eip            0x80483f5        0x80483f5

eflags         0x386    902

cs             0x73     115

ss             0x7b     123

ds             0x7b     123

es             0x7b     123

fs             0x0      0

gs             0x33     51

 

Stack frame information.  Stack frame for function.

 

(gdb) i s

#0  Test () at testbuff.c:9

#1  0x08048427 in main (argc=1, argv=0xbfeb3ce4) at testbuff.c:14

 

Examining the 5 in range in word starting at the esp.

 

(gdb) x/5w $esp

0xbfeb3c30:     0x00000000      0x00333231      0xbfeb3c58      0x08048427

0xbfeb3c40:     0x00000000

 

Examining the 5 in range, in word starting at the eip.

 

(gdb) x/5w $eip

0x80483f5 <Test+37>:    0x8d0cec83      0xe850fc45      0xfffffef7      0xc910c483

0x8048405 <Test+53>:    0xe58955c3

 

Examining the 5 in range, in byte starting at the eip.

 

(gdb) x/5b $eip

0x80483f5 <Test+37>:    0x83    0xec    0x0c    0x8d    0x45

 

Examining the 5 in range, in byte starting at the esp.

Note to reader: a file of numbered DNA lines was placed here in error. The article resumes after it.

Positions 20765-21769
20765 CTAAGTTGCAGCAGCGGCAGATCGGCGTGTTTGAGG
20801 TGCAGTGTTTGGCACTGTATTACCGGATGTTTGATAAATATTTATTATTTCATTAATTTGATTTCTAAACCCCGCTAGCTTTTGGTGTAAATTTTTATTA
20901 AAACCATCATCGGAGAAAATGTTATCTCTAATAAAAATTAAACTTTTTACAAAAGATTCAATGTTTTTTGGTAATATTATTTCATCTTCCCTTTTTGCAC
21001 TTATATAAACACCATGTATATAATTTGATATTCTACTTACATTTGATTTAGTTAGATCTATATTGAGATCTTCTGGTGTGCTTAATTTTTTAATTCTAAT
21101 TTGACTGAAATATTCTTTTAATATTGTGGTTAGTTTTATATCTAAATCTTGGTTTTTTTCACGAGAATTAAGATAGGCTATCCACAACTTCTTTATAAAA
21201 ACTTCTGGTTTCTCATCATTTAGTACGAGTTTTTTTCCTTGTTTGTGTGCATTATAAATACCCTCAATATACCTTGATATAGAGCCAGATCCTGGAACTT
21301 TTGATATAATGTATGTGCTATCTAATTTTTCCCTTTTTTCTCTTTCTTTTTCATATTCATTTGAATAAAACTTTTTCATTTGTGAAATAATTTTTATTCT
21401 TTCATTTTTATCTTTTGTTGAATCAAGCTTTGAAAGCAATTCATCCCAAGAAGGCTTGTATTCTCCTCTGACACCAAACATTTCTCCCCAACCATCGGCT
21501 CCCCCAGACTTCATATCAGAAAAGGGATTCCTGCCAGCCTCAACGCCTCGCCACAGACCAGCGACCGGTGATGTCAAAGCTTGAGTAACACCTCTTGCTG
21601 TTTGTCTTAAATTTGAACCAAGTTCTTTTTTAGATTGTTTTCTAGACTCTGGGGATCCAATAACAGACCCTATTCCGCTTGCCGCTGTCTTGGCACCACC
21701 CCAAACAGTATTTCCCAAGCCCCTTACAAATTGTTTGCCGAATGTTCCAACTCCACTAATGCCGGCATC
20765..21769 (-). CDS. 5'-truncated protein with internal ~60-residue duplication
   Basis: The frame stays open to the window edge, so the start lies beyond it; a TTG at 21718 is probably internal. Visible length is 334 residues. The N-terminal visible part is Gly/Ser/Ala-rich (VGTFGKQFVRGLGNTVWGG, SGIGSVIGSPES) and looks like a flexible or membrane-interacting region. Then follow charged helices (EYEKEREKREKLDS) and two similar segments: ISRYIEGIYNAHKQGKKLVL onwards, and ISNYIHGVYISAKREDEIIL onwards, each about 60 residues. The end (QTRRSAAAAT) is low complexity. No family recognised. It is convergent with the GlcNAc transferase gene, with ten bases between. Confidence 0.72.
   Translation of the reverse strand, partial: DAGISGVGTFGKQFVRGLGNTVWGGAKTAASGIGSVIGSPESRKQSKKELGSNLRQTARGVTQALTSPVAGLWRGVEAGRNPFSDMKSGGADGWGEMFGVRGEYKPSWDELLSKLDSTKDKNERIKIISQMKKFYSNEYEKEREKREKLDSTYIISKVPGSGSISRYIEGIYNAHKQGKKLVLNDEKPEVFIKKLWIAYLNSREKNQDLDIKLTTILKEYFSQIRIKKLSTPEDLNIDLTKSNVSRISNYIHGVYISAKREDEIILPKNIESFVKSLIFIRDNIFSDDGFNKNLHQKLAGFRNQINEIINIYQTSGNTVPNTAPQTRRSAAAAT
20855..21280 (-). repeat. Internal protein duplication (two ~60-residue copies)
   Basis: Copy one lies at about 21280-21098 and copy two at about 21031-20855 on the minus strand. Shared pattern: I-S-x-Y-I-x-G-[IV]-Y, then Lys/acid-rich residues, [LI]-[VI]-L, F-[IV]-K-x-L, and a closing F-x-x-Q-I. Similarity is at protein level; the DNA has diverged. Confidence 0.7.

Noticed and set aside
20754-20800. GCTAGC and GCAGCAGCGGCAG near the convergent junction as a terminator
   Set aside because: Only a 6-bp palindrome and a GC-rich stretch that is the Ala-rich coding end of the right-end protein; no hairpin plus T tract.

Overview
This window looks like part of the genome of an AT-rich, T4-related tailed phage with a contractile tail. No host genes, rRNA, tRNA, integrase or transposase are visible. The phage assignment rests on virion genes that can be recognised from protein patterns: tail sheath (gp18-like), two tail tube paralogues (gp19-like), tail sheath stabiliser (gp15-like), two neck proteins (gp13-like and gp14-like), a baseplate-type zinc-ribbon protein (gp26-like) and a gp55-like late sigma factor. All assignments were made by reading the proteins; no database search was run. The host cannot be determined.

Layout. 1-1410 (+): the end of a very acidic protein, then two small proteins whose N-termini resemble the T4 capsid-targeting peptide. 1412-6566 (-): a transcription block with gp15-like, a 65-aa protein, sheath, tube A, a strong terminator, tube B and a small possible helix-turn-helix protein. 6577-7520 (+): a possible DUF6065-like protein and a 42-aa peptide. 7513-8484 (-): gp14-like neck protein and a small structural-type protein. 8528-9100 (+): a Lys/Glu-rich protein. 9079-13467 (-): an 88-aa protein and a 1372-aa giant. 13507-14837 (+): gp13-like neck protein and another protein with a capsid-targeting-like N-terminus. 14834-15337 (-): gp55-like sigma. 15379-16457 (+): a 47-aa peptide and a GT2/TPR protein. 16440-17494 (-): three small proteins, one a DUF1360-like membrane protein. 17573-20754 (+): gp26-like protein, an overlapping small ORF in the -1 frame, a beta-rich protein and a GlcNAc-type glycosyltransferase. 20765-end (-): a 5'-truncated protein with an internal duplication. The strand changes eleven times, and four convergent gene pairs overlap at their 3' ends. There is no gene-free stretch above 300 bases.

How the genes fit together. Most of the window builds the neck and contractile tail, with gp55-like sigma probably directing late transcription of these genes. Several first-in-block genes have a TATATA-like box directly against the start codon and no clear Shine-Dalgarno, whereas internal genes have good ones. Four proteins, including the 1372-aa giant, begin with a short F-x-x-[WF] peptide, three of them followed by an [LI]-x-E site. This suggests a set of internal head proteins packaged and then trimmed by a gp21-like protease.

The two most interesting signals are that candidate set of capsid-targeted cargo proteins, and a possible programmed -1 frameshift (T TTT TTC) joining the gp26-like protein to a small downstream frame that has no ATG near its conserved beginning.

(gdb) x/5b $esp

0xbfeb3c30:     0x00    0x00    0x00    0x00    0x31

 

Examining the 5 in range, in characters starting at the eip.

 

(gdb) x/5c $esp

0xbfeb3c30:     0 '\0'  0 '\0'  0 '\0'  0 '\0'  49 '1'

(gdb)

 

-------------------------------------more------------------------------------------------

 

The testbuff is an executable file.

 

[bodo@bakawali testbed5]$ gdb -q testbuff

Using host libthread_db library "/lib/tls/libthread_db.so.1".

 

Set breakpoint at main().

 

(gdb) b main

Breakpoint 1 at 0x8048422: file testbuff.c, line 14.

 

Running the program with 123 as an argument.

 

(gdb) r 123

Starting program: /home/bodo/testbed5/testbuff 123

 

Breakpoint 1, main (argc=2, argv=0xbfeb2f54) at testbuff.c:14

14      Test();

(gdb)

 

 

 

 

 

 

 

 

 

 

 

 

 

 

Further related reading:

 

  1. Check the best selling C / C++, Networking, Linux and Open Source books at Amazon.com.

  2. Linux Socket programming tutorial.

  3. C, Buffer overflow and stack frame (construction and destruction).

  4. C, Compiler, Assembler and Linker.

 

 

 

 

 

 |< Linux gnu gcc and g++ 1 | Main | Linux gnu as and ld 3 >| Site Index | Download |


C & Linux GNU Related Utilities:  Part 1 | Part 2 | Part 3 | Part 4 | Part 5 | Part 6